The following table provides a comparison of the basic and joint tax rates for different taxable incomes:
|Taxable income||Basic table||Ehegattensplitting table|
|10.000 €||36 €||0 €|
|20.000 €||2.266 €||72 €|
|30.000 €||5.091 €||2.020 €|
|40.000 €||8.333 €||4.532 €|
|50.000 €||11.994 €||7.252 €|
|60.000 €||16.063 €||10.182 €|
|70.000 €||20.263 €||13.320 €|
|80.000 €||24.463 €||16.666 €|
|90.000 €||28.663 €||20.222 €|
Source: Income tax calculator of the BMF, basic and splitting table for 2021
6) How can you apply for Ehegattensplitting in Germany?
In this form, you share tax-related information such as German tax ID, residential address, type of health insurance and pension insurance and of course your new chosen tax class as a married or registered couple in Germany.
If one of you is self-employed, Finanzamt will issue TWO new tax numbers. One for your freelance activity. the other tax number for joint taxes as a couple in Germany.
Learn more about tax numbers for freelancers in Germany.
7) How can you file a joint tax assessment in Germany?
You can file your own expat taxes in Germany using one of the many English tax filing tools. Some of them cost as little as €50 per tax return.
If you don’t feel confident enough to file your own joint taxes in Germany, you can always get professional help. Tax consultants cost quite a bit in Germany, however, you can have peace of mind that your German taxes are in good hands.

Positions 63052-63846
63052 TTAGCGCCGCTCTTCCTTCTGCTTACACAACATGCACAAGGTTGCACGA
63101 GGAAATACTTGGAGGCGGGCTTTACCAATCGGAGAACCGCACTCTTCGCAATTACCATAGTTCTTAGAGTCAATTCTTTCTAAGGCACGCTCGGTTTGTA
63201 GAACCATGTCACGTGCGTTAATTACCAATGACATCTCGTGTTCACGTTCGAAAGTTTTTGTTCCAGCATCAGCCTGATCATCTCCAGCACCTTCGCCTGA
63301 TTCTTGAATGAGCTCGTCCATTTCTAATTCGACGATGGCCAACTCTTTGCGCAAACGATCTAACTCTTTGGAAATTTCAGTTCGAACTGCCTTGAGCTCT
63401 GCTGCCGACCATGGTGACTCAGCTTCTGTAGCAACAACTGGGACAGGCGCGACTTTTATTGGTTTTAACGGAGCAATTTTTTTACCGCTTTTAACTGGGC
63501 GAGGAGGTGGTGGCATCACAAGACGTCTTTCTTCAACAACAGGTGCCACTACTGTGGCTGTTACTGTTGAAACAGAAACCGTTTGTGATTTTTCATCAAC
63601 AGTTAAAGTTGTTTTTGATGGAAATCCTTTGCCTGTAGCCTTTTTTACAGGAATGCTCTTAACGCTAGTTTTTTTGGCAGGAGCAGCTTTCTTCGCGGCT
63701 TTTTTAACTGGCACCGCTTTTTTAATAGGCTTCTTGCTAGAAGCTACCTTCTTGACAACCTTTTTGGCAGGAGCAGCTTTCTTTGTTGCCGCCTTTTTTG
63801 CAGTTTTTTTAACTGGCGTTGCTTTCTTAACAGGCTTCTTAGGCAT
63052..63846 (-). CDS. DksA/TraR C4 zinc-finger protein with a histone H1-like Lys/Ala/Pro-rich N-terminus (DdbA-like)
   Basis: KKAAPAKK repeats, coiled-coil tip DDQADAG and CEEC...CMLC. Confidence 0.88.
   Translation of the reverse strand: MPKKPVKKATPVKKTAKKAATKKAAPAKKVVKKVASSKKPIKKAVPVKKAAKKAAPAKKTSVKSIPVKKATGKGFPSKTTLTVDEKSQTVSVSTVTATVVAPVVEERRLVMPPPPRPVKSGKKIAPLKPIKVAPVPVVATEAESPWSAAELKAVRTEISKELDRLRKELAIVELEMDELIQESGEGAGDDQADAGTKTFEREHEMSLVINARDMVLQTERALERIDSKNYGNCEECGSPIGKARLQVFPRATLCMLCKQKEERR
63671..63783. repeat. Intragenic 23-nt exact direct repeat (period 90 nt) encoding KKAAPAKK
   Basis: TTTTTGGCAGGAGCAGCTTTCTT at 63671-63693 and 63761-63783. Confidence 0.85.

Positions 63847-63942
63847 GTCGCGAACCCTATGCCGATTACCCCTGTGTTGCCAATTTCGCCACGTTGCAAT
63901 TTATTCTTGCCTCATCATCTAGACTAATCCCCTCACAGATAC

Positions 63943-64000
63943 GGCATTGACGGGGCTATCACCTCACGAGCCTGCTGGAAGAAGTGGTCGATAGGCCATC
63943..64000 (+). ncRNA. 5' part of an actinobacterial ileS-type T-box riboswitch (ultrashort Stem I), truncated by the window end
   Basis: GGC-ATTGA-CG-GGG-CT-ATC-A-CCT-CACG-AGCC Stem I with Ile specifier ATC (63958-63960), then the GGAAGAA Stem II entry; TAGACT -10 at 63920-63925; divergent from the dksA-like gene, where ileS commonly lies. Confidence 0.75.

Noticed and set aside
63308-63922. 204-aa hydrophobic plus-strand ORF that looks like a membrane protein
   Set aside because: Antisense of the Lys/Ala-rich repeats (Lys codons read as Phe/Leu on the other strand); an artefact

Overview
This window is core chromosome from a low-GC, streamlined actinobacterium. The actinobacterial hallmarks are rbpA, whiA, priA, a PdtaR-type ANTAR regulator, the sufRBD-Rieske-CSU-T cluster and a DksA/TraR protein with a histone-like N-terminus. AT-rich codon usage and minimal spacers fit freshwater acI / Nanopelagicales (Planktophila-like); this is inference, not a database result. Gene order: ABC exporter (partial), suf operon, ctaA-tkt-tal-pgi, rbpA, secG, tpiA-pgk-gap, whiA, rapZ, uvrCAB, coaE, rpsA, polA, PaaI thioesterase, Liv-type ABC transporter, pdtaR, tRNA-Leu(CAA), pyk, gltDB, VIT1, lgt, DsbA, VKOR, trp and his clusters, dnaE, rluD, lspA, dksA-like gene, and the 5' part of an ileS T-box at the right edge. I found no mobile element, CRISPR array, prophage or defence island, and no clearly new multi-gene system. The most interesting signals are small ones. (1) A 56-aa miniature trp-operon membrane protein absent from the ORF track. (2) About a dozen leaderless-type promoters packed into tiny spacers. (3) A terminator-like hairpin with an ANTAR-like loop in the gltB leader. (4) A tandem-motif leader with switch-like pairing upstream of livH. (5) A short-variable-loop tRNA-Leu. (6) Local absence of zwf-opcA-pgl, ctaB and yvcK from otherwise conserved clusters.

YourXpert has not only English speaking tax consultants, but also multilingual tax advisors in their directory. You can always select the language that you prefer and contact a tax consultant. Some of their tax consultants also offer 100% online support.
8) How to file joint taxes as a self-employed person in Germany
If you or your spouse is self-employed as a freelancer or a sole trader in Germany, you can use Ehegattensplitting just like anyone else. Ehegattensplitting can be favourable if the employed partner opts for tax class III and receives a higher net salary.
First, you will file your business-related taxes and declarations as usual for example, your advance tax payments, VAT etc. At the end of the financial year, you will pay income tax on your taxable income according to the Ehegattensplitting tariff.
Sole traders or freelancers in Germany can easily file their own taxes using GetSorted, which is an English online tax filing tool specifically for self-employed people.
When you file your tax declaration using Sorted – first, you will choose the type of civil status in Germany.
After selecting ‘Joint Declaration’ you can go ahead and enter the rest of the information in the form.